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[ANALYSIS] Alaska Airlines Mileage Plan

This post will be similar to the one about Delta Airlines for Canadians, but instead, we are breaking down the Alaska Airlines Mileage Plan instead.

It’s always great to give airlines in Canada a little competition to keep them on their toes. But we need to know who the competitors are so that we can take advantage of lower flight tickets; thus, forcing airlines in Canada to up their game. Alaska Airlines is one of those competitors. This airlines flies within North America only (Canada, Mexico and United States). In Canada, they only offer service to Calgary/Banff, Edmonton, Kelowna, Vancouver, Victoria and Whistler. See the full list of destinations.

The reason I am writing about Alaska Airlines is because they have a Canadian based credit card, the MBNA Alaska Airlines to help you earn points faster. Therefore, Alaska Airlines does want to make some inroads into Canada and I welcome the competition.

Alaska Airline travelers can collect Mileage Plan points, which you can also earn flying with Horizon Air. Alaska Airlines does not belong to any alliances, but they are partners with: Oneworld member airlines (American Airlines, British Airways, Cathay Pacific, LAN, and Qantas); SkyTeam member airlines (Aeromexico, Air France, Delta Air Lines, KLM and Korean Air); as well as Air Pacific, Emirates, Era Alaska, Mokulele Airlines, and PenAir. There are definitely lots of options to consider, so Mileage Plan points can be very valuable if leveraged carefully.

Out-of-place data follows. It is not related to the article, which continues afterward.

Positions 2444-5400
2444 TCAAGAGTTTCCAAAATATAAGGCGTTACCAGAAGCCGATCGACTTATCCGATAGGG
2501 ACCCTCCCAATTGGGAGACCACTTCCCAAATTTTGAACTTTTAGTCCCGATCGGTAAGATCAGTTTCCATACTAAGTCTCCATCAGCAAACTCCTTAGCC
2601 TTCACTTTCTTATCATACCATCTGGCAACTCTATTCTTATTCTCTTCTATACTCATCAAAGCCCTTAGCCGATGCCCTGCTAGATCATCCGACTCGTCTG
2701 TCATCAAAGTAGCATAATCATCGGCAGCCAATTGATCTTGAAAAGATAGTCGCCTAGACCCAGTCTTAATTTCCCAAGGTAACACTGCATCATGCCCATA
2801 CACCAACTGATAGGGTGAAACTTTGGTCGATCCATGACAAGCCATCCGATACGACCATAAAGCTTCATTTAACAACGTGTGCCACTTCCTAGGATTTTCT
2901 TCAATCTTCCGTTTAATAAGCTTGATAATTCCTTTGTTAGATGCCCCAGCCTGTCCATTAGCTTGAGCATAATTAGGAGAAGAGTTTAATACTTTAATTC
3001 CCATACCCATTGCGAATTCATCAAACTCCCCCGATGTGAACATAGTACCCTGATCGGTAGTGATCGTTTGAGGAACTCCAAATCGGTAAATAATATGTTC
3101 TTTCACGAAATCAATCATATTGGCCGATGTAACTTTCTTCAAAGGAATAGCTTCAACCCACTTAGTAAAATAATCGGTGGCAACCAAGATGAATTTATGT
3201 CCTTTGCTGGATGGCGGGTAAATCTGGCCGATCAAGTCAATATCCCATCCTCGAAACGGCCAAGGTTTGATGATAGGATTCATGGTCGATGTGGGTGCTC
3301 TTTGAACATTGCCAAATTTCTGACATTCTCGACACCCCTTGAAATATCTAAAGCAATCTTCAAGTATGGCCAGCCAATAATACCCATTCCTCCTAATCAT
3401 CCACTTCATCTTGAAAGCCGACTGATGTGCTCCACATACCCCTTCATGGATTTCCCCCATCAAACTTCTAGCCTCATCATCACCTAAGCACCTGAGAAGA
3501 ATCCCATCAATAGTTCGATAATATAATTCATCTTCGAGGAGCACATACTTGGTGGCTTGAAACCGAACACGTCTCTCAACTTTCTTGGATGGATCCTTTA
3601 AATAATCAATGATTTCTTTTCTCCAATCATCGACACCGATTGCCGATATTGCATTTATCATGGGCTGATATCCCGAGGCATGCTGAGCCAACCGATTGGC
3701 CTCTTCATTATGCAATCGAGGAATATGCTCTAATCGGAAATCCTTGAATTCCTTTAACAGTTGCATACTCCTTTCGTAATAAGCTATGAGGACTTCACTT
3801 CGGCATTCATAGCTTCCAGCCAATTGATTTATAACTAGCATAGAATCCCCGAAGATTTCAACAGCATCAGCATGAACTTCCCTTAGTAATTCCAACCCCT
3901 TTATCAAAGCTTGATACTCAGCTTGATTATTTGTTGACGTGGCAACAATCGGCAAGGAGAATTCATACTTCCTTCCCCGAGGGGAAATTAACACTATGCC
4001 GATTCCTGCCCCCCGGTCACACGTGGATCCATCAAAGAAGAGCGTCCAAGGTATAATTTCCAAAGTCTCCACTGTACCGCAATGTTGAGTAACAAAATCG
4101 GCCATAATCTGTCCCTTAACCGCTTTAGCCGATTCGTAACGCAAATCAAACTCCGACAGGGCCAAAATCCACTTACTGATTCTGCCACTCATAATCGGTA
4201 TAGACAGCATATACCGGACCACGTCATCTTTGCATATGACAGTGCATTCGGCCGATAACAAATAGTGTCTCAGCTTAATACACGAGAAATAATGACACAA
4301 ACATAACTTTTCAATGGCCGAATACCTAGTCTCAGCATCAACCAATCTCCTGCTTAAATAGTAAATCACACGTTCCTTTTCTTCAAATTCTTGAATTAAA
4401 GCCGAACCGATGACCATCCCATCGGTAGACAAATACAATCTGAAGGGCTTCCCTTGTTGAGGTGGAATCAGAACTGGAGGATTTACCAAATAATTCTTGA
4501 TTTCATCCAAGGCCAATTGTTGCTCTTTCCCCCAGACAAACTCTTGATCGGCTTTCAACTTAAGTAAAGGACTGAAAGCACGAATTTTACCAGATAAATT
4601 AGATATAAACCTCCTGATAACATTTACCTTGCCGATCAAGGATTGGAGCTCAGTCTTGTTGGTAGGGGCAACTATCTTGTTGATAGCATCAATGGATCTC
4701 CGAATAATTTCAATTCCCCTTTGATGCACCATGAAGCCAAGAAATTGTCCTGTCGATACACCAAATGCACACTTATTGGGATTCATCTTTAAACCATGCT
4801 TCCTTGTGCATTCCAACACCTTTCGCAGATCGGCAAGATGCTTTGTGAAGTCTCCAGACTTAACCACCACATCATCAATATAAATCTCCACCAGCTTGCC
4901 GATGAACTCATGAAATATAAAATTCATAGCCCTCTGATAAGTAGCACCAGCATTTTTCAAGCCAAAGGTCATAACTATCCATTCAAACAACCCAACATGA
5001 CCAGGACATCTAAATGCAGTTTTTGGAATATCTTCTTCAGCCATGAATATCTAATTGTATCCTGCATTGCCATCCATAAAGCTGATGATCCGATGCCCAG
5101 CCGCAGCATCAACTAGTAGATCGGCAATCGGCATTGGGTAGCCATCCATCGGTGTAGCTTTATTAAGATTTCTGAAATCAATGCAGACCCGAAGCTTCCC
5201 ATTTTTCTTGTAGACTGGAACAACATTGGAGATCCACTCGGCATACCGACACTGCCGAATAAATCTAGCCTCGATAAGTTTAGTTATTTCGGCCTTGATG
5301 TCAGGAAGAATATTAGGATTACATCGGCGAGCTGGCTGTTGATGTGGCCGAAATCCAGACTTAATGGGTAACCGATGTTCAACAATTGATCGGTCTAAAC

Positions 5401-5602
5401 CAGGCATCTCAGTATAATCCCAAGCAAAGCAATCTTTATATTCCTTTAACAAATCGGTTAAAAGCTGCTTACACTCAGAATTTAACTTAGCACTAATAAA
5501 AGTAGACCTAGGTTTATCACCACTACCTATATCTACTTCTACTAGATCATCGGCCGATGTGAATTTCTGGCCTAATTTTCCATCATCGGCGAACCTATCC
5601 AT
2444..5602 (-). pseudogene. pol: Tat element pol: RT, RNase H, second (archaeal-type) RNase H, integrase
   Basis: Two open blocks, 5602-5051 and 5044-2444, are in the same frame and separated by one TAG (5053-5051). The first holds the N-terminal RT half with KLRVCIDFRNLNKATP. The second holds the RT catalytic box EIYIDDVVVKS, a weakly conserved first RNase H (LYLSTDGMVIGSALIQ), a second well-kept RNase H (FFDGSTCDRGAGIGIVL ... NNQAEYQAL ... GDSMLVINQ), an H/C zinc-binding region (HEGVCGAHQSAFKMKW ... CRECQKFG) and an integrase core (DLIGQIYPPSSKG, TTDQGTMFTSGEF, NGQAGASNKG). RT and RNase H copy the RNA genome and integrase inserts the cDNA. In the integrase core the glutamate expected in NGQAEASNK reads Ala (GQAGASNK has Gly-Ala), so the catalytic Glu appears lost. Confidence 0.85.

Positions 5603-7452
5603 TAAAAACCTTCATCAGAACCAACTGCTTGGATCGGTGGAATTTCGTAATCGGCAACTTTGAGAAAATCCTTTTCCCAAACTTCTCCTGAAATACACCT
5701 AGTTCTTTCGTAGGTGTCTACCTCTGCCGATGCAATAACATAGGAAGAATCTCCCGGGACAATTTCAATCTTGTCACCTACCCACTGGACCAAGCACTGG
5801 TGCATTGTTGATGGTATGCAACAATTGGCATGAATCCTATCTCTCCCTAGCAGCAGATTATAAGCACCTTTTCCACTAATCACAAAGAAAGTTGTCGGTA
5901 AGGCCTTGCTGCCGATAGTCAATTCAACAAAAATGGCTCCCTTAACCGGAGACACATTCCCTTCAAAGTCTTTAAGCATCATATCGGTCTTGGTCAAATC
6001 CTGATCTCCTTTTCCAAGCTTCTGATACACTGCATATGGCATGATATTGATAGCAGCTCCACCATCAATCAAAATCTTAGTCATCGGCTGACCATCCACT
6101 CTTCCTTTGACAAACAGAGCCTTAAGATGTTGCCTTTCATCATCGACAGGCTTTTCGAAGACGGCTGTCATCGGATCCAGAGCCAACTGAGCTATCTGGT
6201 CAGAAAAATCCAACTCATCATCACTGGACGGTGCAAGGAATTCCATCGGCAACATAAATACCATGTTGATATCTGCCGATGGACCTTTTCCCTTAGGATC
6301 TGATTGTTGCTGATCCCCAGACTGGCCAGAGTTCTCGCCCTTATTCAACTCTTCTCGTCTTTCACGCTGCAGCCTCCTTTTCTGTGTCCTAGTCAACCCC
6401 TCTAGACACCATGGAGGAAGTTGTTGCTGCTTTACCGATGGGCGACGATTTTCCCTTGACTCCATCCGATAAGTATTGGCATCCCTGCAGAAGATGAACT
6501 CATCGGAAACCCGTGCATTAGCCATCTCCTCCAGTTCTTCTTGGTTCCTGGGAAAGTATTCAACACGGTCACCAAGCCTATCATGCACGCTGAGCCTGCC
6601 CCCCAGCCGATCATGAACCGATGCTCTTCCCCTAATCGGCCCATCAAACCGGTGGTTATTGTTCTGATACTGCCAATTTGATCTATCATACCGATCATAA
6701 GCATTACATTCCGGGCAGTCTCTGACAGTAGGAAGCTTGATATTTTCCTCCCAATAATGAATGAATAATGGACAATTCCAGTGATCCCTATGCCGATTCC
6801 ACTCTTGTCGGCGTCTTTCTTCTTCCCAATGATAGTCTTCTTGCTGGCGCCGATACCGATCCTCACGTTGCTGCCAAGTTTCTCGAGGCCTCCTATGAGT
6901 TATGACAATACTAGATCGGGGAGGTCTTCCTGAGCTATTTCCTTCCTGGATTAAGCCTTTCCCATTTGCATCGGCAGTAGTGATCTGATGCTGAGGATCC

Having the credit card is a great way to keep your Alaska Airlines Mileage Plan account active because you need to keep your account active once every 2 years. Furthermore, you need to earn some points within the first 9 months of opening an account. So only open an account when you know that you will be earning some points in the near future. Though there are many other ways to keep your account active anyway, without the credit card.

If you frequently fly within North America and you reside in one of the Canadian hubs that offer flights from Alaska Airlines, then I would strongly consider this airlines as an alternative. At the very least you can compare prices to get the best deal. The best way for an airline to improve their products is to go with their competitors until they get their act together and at least get up to par with its competitors.

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Pointshogger aims to provide analysis and updates on earning loyalty reward points and maximizing the value of your points. We hope to inspire our readers to experience the joy of travel and make the most out of what they've already got!

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